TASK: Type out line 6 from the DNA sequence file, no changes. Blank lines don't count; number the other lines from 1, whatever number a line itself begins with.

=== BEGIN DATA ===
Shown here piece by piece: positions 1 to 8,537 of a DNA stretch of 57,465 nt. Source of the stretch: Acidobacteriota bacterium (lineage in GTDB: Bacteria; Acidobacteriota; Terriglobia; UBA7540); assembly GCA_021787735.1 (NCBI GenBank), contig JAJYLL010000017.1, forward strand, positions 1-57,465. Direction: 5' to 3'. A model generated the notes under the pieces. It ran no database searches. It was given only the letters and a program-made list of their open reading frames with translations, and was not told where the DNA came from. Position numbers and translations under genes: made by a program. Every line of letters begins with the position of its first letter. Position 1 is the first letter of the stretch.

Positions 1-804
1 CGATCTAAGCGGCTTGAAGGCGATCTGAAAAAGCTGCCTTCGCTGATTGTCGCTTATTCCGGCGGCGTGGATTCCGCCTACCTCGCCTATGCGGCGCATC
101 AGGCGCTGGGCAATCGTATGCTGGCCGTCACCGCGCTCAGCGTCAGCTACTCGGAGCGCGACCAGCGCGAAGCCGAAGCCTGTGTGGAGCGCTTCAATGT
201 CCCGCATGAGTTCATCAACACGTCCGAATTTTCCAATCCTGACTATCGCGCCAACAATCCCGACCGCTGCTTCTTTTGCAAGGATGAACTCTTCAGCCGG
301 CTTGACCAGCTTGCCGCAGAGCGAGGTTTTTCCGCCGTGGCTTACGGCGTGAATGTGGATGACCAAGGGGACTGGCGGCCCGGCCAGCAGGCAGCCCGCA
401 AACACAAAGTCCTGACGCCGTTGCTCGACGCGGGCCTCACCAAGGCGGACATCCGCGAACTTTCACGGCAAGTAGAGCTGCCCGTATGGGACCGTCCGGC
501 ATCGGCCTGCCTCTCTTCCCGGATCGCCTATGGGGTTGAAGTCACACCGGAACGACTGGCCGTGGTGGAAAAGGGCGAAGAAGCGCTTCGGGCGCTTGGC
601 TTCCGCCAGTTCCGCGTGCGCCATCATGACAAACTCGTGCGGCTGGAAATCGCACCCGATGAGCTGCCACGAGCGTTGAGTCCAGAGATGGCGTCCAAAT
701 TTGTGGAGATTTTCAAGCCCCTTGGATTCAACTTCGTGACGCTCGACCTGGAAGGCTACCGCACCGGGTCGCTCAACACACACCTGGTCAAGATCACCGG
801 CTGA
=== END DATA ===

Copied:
301 CTTGACCAGCTTGCCGCAGAGCGAGGTTTTTCCGCCGTGGCTTACGGCGTGAATGTGGATGACCAAGGGGACTGGCGGCCCGGCCAGCAGGCAGCCCGCA